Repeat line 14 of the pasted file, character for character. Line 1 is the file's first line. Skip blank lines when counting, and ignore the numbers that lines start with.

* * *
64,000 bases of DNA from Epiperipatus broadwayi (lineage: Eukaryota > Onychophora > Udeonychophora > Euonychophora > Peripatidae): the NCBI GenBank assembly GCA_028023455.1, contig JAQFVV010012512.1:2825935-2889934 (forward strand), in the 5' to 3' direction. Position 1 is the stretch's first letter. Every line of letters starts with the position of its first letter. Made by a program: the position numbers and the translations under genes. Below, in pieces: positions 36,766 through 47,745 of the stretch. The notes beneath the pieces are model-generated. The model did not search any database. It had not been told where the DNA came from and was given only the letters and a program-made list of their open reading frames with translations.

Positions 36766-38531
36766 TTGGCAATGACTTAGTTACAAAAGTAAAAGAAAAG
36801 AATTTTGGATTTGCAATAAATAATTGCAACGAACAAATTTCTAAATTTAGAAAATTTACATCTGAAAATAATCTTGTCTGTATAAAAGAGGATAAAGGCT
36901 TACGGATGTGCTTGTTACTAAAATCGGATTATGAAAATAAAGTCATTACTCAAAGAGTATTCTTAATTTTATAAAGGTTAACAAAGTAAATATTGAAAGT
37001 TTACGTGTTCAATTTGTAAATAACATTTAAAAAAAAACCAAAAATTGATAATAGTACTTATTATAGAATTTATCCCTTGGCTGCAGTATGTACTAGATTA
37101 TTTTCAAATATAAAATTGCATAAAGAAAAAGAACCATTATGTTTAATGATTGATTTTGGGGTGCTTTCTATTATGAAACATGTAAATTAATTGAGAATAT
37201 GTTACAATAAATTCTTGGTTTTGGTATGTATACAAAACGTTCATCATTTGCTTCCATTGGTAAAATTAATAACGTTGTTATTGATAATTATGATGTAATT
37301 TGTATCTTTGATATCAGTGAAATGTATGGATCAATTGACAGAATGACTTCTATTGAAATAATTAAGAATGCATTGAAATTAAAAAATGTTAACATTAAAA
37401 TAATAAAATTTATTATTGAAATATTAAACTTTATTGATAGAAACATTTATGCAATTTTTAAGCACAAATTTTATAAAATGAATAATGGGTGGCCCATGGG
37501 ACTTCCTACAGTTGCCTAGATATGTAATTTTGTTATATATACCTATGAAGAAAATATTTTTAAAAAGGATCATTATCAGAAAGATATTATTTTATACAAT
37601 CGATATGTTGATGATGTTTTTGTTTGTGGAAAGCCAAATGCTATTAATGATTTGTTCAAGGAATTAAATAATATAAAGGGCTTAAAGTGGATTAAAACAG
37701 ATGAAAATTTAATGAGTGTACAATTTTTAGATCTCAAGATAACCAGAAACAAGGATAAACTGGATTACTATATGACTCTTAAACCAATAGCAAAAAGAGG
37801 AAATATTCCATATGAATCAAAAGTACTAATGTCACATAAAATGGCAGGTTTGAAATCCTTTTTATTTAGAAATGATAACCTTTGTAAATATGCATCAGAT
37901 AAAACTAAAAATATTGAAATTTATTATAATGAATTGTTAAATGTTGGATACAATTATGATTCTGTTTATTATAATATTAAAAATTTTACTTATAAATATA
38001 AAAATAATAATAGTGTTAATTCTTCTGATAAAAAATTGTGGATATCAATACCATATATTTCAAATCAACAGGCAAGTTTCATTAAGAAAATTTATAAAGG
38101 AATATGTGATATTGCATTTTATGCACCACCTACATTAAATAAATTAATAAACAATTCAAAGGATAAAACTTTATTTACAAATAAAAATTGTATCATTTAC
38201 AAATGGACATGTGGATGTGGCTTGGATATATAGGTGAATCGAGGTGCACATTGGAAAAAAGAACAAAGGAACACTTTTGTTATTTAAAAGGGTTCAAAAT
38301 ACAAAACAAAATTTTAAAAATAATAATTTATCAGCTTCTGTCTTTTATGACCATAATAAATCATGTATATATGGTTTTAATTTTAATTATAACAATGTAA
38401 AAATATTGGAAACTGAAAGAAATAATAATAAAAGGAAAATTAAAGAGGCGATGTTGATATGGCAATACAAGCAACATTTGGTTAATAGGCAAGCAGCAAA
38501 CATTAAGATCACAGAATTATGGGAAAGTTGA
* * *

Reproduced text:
37801 AAATATTCCATATGAATCAAAAGTACTAATGTCACATAAAATGGCAGGTTTGAAATCCTTTTTATTTAGAAATGATAACCTTTGTAAATATGCATCAGAT